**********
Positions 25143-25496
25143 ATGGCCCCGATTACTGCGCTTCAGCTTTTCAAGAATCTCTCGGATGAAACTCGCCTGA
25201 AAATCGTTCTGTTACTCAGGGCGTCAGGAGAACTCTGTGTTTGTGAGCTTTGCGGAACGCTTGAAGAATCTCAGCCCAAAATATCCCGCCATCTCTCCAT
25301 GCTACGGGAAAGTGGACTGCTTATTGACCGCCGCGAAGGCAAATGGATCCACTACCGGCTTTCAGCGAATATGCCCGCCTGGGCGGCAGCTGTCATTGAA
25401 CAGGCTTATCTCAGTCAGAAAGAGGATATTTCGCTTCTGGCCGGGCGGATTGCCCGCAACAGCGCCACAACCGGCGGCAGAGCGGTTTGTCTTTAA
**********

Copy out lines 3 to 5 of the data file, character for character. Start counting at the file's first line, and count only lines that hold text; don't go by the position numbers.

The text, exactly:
25201 AAATCGTTCTGTTACTCAGGGCGTCAGGAGAACTCTGTGTTTGTGAGCTTTGCGGAACGCTTGAAGAATCTCAGCCCAAAATATCCCGCCATCTCTCCAT
25301 GCTACGGGAAAGTGGACTGCTTATTGACCGCCGCGAAGGCAAATGGATCCACTACCGGCTTTCAGCGAATATGCCCGCCTGGGCGGCAGCTGTCATTGAA
25401 CAGGCTTATCTCAGTCAGAAAGAGGATATTTCGCTTCTGGCCGGGCGGATTGCCCGCAACAGCGCCACAACCGGCGGCAGAGCGGTTTGTCTTTAA